We posed questions to admissions officials at the Arizona State University W.P. Carey School of Business regarding the application process, what they look for in applicants, and what sets their school apart. These are their responses:
1. What can applicants do to set themselves apart from their peers?
We encourage applicants to engage with our admissions and recruiting office early in the application cycle. We invite applicants to attend our recruiting events, network with our 63,000 alumni located worldwide, check out our Online Alumni Community, visit us on the road (schedule to be released in summer 2010), attend a recruiting reception, attend our Fall or Spring Preview Day, or visit our office for a one-on-one advising appointment.
To impress admissions staff, applicants should demonstrate they are knowledgeable about the unique features of the W. P. Carey M.B.A. program and articulate how those features align with their experience and future career goals. Perhaps most importantly, applicants should make an effort to demonstrate not only their technical capability but also their interest in leadership, since we are focused on building the skill sets of emerging global leaders. Our admissions and recruiting team is very approachable and wants to work with you to find the best program that will meet your academic and career goals.
2. What do you look for in the application essays? What do the essays tell you about a candidate?
Essays should be focused, organized, and well-written, allowing the reader to understand the applicant's background and interest in the W. P. Carey M.B.A. We are looking for insight into the applicant's professional experience, community involvement, and leadership responsibilities at work and in the community. We also center attention on an applicant's understanding about how prior work experience combines with the W. P. Carey M.B.A. curriculum, specialization choice, and internships to shape the applicant's future career path and potential.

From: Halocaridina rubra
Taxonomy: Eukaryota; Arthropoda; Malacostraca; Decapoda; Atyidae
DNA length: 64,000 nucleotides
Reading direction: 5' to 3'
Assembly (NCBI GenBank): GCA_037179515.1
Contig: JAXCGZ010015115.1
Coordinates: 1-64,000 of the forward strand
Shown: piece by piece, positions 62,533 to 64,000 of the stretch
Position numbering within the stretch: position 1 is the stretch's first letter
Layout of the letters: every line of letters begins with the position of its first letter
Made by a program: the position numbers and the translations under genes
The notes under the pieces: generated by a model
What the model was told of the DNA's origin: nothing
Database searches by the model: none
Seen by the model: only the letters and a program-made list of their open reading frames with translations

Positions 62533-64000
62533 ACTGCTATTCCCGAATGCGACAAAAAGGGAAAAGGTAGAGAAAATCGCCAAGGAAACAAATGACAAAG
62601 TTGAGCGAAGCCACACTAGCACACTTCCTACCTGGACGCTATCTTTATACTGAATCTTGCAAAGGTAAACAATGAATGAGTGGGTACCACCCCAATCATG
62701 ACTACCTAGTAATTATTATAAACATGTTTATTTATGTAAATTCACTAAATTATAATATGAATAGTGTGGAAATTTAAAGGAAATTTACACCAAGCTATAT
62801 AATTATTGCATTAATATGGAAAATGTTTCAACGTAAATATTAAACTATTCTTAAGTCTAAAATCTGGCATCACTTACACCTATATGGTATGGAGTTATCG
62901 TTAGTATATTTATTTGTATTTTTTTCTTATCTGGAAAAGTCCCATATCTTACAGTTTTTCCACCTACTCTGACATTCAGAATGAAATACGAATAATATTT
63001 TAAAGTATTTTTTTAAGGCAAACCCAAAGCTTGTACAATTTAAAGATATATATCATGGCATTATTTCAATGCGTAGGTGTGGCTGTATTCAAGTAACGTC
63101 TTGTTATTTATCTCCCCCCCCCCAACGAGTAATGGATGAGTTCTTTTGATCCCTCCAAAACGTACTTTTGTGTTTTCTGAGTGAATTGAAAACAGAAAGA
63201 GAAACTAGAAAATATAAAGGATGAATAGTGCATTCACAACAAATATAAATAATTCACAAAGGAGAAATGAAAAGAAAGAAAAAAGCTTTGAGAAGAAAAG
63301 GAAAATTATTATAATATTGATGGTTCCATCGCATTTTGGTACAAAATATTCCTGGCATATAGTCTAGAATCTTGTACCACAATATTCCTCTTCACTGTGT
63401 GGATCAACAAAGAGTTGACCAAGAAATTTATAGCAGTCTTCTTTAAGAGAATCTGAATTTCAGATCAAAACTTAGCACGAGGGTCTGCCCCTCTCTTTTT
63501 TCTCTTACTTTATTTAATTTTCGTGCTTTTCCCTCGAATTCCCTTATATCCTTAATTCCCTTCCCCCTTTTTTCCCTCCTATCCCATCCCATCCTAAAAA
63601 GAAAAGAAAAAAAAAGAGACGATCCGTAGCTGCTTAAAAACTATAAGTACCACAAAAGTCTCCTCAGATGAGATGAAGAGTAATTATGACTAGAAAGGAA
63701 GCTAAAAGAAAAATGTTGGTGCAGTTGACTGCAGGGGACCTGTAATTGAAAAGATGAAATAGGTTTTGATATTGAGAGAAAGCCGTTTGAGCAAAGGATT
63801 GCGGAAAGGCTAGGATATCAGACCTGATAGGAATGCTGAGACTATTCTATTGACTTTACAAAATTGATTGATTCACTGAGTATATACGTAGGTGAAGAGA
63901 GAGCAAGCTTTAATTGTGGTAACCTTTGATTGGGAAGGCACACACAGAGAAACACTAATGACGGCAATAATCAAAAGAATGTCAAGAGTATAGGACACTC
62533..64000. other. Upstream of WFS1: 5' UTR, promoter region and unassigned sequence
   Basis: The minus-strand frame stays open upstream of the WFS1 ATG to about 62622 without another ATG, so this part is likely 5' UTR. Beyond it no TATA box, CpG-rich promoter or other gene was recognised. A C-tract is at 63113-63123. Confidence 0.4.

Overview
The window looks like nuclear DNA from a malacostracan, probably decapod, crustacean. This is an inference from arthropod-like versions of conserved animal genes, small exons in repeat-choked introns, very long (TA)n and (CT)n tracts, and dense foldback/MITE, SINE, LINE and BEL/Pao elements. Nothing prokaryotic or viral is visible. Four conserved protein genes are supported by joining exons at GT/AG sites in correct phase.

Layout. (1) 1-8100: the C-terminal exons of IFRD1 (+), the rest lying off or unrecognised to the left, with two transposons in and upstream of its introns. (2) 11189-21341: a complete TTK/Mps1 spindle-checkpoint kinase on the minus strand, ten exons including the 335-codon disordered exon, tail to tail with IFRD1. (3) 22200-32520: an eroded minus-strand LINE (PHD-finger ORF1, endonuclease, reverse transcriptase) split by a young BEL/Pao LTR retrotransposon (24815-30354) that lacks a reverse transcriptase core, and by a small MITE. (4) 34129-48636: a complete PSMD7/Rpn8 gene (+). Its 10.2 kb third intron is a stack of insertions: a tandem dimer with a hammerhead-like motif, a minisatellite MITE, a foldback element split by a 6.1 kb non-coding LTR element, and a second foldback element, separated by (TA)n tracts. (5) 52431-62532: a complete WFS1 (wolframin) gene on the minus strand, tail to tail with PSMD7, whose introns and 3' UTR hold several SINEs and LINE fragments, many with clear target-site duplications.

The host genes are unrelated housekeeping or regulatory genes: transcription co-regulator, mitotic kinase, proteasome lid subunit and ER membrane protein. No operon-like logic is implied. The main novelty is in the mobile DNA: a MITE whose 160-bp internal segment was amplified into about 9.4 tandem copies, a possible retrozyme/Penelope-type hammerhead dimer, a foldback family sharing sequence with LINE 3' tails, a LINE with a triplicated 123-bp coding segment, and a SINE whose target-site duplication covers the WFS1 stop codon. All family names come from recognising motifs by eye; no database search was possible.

Applicants should focus on the qualities and characteristics that separate them from their counterparts. How are you unique? Deal with weaknesses honestly. In terms of describing a weakness, an applicant should clearly identify the area of concern and describe how a potentially negative component of the application has been addressed and even resulted in a stronger overall profile. Finally, the essay also reflects written communication skills of the applicant. Since communication is essential to success in the classroom and in business, we look for a well-crafted, cleanly written essay. We appreciate the unique perspective students bring to the classroom. Articulate that perspective in your essays, if you can.
3. How important is the applicant's GMAT score? How do you weigh it against undergraduate GPA and work experience? Which of these carry the most weight? The least?